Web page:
An Irish public that has quietly endured harsh cuts so far may finally run out of patience and take to the streets when the deeply unpopular government unveils its next austerity measures, labor unions said on Saturday.
"I think we're close to the tipping point," Jack O'Connor, General President of SIPTU, Ireland's largest labor union, told Reuters in a phone interview.
"The kind of policies that have been pursued to date, which have been seen to fail and have discriminated very severely against the people on middle and low incomes, will not work," he said. "And there will be a reaction to those kind of policies."
Trade unions, student groups and senior citizens are planning a protest in Dublin on Saturday November 27. The march, organized by Ireland's umbrella union body, ICTU, will call for greater fairness in budget cuts.
O'Connor, whose union represents some 200,000 workers, said a good turnout at the march -- anything over 25,000 protestors -- could help shape the character of budget adjustments.
Despite facing some of the continent's deepest cuts, Ireland has largely been spared the civil unrest and protests that have hit other parts of Europe where governments implemented tough budgetary measures to cope with economic downturn.
Next week the government will issue its four-year plan for cutting the worst budget deficit in the eurozone, with a target of 15 billion euros in savings by 2014.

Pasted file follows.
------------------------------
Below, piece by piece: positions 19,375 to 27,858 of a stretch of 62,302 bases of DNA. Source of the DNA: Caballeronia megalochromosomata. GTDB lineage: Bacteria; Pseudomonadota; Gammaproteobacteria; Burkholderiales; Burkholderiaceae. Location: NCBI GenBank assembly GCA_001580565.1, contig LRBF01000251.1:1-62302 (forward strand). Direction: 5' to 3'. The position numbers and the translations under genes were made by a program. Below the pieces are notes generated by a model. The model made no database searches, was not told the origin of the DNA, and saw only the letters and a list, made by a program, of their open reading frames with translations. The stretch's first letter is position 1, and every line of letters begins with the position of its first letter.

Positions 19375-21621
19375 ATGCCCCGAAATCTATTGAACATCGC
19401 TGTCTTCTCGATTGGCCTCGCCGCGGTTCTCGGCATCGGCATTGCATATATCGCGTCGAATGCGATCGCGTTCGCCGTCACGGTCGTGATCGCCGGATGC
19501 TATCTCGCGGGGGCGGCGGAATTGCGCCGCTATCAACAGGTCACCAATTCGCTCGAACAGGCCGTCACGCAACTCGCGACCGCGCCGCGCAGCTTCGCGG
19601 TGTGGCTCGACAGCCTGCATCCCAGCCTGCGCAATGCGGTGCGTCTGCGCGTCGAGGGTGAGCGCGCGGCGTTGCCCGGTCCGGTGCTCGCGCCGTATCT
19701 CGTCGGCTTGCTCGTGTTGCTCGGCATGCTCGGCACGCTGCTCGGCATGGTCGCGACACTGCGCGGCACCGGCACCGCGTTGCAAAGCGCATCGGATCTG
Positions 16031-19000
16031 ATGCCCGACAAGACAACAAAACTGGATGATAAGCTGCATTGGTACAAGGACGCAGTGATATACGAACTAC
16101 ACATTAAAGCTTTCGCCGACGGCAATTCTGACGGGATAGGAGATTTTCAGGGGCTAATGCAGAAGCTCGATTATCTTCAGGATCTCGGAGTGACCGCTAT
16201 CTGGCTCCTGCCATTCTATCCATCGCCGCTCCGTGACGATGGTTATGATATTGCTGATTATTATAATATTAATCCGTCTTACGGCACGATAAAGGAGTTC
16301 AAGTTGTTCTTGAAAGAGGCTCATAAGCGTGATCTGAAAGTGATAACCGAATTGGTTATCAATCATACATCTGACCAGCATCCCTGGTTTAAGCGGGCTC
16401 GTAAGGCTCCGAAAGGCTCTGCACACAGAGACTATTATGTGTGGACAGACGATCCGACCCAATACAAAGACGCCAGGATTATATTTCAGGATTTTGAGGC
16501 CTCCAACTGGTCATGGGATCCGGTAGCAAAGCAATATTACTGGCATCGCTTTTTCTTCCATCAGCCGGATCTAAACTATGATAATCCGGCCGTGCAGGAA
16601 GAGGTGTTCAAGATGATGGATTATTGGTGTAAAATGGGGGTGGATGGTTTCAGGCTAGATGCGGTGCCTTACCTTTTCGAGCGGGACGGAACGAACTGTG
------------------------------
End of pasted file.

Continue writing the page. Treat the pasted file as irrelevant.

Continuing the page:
This will be followed by a 2011 budget early next month expected to include some 6 billion euros of those savings. Public sector jobs will be lost and services and benefits cut.
An IMF/EU-sponsored rescue package is also expected next week, which many in Ireland view as a loss of sovereignty.
"A lot of political leaders have been saying that they can't understand the calm about the Irish citizens at the moment, but I think it's the calm before the storm," said Eamon Devoy, General Secretary of the 40,000-strong Technical Engineering and Electrical Union (TEEU).
"People are enduring it, but just about. It's bubbling to the surface. Any further attacks on working people and social welfare systems and pensions and so on just won't be tolerated.
"The talk now is of the budget, and effectively destroying the social welfare system. I think there is going to be huge civil unrest as a result of that," Devoy told Reuters.
The TEEU is calling for a general election to usher in a new government. In any event, an election by early next year is widely seen as all but inevitable even if the budget passes next month given the government's weak hold on power.
Sunday, November 21, 2010
Publicada por Miguel Madeira em 01:53